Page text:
“Mind if I say something?” (A 90-second reading on tolerance)

January 27, 2012
By

tolerance-2Halfway through a first class meeting a few years ago, the professor announced a 10 minute break.  The person seated next to me, whom I had only just met, said to me, “Do you mind if I say something?”  Thinking it difficult to answer that question with a “Yes, I do mind,” I replied, “Of course not.  Go ahead.”  She then distorted her face and said, “Your pen STINKS!  I hate the way it smells.”

I looked at her, and tried to process what had just happened.  She had used the question, “Do you mind if I say something?” as a pathway to rudeness, and as an excuse for her lack of decorum and manners.  In the simple matter of a pen, it wasn’t really a big deal, but I fear that, as a society at large, we have adopted this strategy.  By asking permission to speak into someone’s life, we feel justified and welcome to say whatever we please.

Whatever happened to tolerance?

Surely we can embrace the fact that we share this world with others, meaning that at times—even often—we are going to encounter circumstances, situations, relationships and personalities that make us uncomfortable.  So what?  When did it become acceptable to put a premium on self-comfort?

Is there something wrong with being tolerant?  According to thesaurus.com, the following are all synonyms for the word tolerant:  advanced, benevolent, big, charitable, fair, forbearing, forgiving, humane, kindhearted, long-suffering, magnanimous, merciful, patient, progressive, receptive, sophisticated, sympathetic, understanding, and unprejudiced.

I would be happy to be defined by any one of those terms.  Let us exhort one another to be tolerant, long-suffering, and merciful.

By the way, as I processed my classmate’s statement about my smelly pen, I carefully (though quickly) considered my reply, and decided on the following: “Oh, I’m sorry!!  I didn’t notice a scent from the pen.  So what shall we do?  Do you want me to use a different pen, or would you like to find a different seat?”  In reflection, I’m not sure my reply was magnanimous.  What might have been a better response?  Please comment below.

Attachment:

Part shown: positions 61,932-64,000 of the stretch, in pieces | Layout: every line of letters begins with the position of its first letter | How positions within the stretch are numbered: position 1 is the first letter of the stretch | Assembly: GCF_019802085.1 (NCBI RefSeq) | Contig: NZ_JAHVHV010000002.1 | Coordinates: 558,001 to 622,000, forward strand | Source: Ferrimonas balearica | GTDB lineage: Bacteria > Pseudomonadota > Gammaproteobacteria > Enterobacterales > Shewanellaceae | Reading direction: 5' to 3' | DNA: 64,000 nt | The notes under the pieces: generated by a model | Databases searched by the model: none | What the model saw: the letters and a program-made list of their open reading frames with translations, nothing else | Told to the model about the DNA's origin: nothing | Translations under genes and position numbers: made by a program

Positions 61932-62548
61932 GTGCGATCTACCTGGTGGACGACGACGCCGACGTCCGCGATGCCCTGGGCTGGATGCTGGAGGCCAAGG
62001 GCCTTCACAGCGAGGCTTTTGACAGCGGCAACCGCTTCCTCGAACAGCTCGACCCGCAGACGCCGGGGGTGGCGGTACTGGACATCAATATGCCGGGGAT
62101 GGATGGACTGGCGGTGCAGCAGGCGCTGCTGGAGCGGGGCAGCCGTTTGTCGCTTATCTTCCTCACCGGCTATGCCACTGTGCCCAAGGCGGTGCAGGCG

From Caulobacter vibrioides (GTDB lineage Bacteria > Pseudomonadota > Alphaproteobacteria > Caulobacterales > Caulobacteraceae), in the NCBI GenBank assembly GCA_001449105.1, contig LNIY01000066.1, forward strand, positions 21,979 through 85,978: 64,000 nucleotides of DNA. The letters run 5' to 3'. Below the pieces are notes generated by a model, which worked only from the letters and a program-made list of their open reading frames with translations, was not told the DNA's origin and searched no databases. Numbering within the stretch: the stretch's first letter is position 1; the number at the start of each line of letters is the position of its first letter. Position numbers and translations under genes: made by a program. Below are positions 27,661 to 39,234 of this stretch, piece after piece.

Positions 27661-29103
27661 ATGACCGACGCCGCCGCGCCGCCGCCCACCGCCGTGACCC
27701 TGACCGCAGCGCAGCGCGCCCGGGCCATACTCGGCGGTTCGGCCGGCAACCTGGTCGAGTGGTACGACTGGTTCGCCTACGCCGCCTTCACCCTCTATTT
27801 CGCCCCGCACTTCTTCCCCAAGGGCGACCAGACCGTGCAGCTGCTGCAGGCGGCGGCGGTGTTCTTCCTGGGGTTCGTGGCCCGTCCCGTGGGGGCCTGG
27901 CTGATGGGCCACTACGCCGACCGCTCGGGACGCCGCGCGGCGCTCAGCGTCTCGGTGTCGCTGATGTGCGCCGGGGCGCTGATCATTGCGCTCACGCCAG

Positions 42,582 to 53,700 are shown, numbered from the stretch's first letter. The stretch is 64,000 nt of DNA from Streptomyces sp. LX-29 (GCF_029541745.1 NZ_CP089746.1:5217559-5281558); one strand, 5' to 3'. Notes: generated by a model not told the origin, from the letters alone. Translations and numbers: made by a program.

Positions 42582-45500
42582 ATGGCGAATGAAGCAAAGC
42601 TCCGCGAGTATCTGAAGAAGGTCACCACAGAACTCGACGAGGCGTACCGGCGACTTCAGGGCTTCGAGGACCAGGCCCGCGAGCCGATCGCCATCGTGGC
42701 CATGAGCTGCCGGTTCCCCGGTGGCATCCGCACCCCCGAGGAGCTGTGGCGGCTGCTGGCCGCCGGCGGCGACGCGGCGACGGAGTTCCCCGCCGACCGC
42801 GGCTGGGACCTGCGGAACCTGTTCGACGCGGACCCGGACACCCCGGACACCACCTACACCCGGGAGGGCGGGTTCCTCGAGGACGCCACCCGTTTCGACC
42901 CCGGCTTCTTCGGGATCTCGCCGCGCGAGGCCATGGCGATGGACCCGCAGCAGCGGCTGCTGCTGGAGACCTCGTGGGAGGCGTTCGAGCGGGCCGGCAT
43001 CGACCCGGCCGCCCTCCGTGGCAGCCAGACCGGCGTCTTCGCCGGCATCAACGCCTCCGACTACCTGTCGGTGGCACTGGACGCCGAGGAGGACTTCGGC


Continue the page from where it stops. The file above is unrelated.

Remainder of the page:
11 Responses to “Mind if I say something?” (A 90-second reading on tolerance)

  1. January 27, 2012 at 5:41 am

    I would have omitted the offer to use a different pen. There is an old saying that goes “If you can’t stand the heat, get out of the kitchen.” Let me amend it for this circumstance, “If you can’t stand the pen, get out of that seat.” Tolerance, as currently executed, means the right to impose and interfere without objection from the one being imposed upon or interfered with. There’s another old saying, “Live and let live.” Your classmate should learn that one well and quickly. I gave up on organized religion mostly because its adherents wouldn’t leave each other alone. They were always imposing and interfering. Jesus challenge directly applies here, “Don’t try to remove a even a teensy tiny little splinter from someones elses eye until you take that stick out of your own.”

    Good post, this one of yours.

  2. January 27, 2012 at 5:48 am

    Thanks. I hear ya’. My next post is a list of four questions I have learned to ask myself before I offer counsel. One of them speaks to the issue of responsibility when speaking into another’s life. If you want to get behind the wheel of a car, you must be willing to accept the consequences of where that car ends up, and what happens to it along the way. I write: “With control comes liability.” This notion seems completely lost to some.

  3. January 27, 2012 at 5:55 am

    I’m trying to imagine this happening to me and I know I would have floundered for a response, because I would have been flabbergasted by the entire conversation. I think your response displayed tolerance.

  4. January 27, 2012 at 5:59 am